The study sought to establish the content and epistemology of the Khomba curriculum and assess its impact on the formal education of girls and on women's space in general. The ethnographic case study was used as the design. Non-structured and non-scheduled interviews as well as observations were used to get an insight of Khomba. The study established that the curriculum content of Khomba is designed along gender lines. It sets one form of knowledge to be suitable for women and not for men. The Khomba ceremony seems to tell initiates that they are 'ripe' for marriage and hence divert their attention from formal education. The curriculum teaches women to internalize their own subordinate status, to view themselves of lesser value and diminishes their sense of their own rights. By so doing, Khomba restricts women's space both in terms of their condition and position in society and restricts women to the reproductive sphere. The study recommends that the Ubuntuism framework be used to reform the Khomba curriculum so as to engender the cultural practice and create a gender responsive environment in the district.
Traditional farming and indigenous knowledge systems in Africa : perspective from the Ikale-Yoruba experienceAuthor Olukoya OgenSource: Indilinga African Journal of Indigenous Knowledge Systems 5, pp 157 –166 (2006)More Less
This paper argues that the abysmal failure of conventional agricultural techniques in Africa has made it critically necessary for Africa's agricultural policies to evolve from its age-long indigenous agricultural technologies. The study, therefore, highlights several instances of the application of indigenous knowledge to the Ikale farming system. Essentially, the adequate utilisation of the Ikale's indigenous knowledge system enabled Ikale farmers to become the undisputed regional experts in food crop production in southeastern Yorubaland during the period under review. The paper concludes that modern approaches to agricultural development in Africa will continue to fail unless they take into consideration Africa's home-grown innovative farming techniques and indigenous knowledge systems.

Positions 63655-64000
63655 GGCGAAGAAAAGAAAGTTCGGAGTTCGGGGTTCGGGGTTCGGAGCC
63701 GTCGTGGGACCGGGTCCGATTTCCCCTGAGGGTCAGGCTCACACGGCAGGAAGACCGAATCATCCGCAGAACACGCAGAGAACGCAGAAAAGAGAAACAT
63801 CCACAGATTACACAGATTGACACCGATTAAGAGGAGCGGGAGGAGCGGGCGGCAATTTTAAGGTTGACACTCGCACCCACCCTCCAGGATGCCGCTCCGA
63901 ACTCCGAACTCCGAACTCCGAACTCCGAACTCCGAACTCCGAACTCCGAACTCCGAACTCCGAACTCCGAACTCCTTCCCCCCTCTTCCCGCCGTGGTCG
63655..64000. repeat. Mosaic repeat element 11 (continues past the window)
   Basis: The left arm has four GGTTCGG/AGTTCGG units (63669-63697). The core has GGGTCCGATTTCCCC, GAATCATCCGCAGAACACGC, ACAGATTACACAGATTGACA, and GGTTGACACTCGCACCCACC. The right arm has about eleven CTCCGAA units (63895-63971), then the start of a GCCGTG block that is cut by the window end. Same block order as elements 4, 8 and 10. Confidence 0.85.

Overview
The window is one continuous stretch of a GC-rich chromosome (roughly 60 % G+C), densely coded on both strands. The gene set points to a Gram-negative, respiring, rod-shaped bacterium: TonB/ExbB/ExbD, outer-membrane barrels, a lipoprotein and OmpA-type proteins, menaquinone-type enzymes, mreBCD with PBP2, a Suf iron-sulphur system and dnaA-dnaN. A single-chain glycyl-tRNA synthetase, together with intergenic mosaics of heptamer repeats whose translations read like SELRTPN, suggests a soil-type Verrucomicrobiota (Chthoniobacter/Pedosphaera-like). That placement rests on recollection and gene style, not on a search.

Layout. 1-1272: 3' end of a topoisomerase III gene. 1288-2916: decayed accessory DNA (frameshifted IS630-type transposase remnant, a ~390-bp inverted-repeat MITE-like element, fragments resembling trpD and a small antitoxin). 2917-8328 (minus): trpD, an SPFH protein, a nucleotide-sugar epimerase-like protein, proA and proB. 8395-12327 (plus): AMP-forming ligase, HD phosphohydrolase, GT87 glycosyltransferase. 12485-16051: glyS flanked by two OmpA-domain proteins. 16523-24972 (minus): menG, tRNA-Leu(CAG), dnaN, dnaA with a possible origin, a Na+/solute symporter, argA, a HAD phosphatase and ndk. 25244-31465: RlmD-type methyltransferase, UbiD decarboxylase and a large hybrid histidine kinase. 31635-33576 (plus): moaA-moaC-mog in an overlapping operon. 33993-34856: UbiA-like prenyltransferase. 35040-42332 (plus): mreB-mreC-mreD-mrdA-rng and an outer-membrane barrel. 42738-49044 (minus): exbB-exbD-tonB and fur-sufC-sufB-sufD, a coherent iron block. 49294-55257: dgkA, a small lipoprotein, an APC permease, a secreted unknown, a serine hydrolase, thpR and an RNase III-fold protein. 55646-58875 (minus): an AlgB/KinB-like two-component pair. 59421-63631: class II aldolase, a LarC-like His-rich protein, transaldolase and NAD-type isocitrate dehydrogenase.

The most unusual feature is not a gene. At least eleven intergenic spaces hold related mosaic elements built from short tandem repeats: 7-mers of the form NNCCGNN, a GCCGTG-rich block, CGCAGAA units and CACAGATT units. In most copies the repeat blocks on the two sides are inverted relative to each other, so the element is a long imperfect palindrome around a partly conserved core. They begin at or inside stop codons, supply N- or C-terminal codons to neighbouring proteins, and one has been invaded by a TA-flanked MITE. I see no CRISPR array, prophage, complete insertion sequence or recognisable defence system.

Farmers' knowledge and experience of indigenous insect pest control in the Eastern Cape province of South AfricaSource: Indilinga African Journal of Indigenous Knowledge Systems 5, pp 167 –174 (2006)More Less
This study was conducted to document the knowledge of small-scale farmers regarding indigenous insect pest control methods in the Eastern Cape, South Africa. A survey was carried out using a combination of questionnaires and Focus Group Discussions. More than 70% of the farmers were literate, with both males (46%) and females (54%) actively involved in farming. 58% of the farmers were pensioners. Crops cultivated included maize and vegetables. The level of pest awareness among the farmers was high (92%), with over 70% of farmers relying on synthetic insecticides for pest control. 63% percent of the farmers were, however, were aware of indigenous methods of insect pest control. Unfortunately, such methods are currently being neglected and knowledge of their application was found to be eroding. It is necessary to re-popularise the indigenous methods of insect control given that they are mostly safer and cheaper than synthetic insecticides.
Ethnozoological trade and practices among the Ijebu people of South-Western Nigeria and the impact on some mammalian speciesSource: Indilinga African Journal of Indigenous Knowledge Systems 5, pp 175 –187 (2006)More Less
A survey of some mammals useed in ethnozoological practices was carried out among the Ijebu people of South-Western Nigeria. Open-ended, structured questionnaires were administered to 60 traders at various markets in five towns, namely, Ijebu-Ode, Ijebu- Imusin, Ijebu-Ife, Ijebu-Igbo and Sagamu. Ninety percent (90%) of the traders were females, sixty-four percent (64%) were traditonalists, seventy-five percent (75%) had no formal education and thirty-three percent (33%) were between the ages of 36-45 years. The traders claimed the wild vertebrates had an array of zootherapeutic uses. These ranged from cures of bone pains and rheumatism, kleptomania, leprosy, impotency, infertility, healing of wounds and bone fractures and the preparation of aphrodisiacs. Other uses included the preparation of charms or amulets for protection, good fortune, reverence from peers and elders, love charms and money rituals. Eleven of the twenty-three species surveyed were listed as threatened in Nigeria's Endangered Species (Control of International Trade and Traffic) Decree 11 of 1985 and the Control of International Trade in Endangered Species (CITES). Some of these include leopard, pangolin, gorilla, colobus monkey, wildcat and chimpanzee. Further research is necessary to authenticate the therapeutic claims of the traders. It is also important to educate the traders and people in general on the effect of their trade on the threatened species and the likely impact on biodiversity.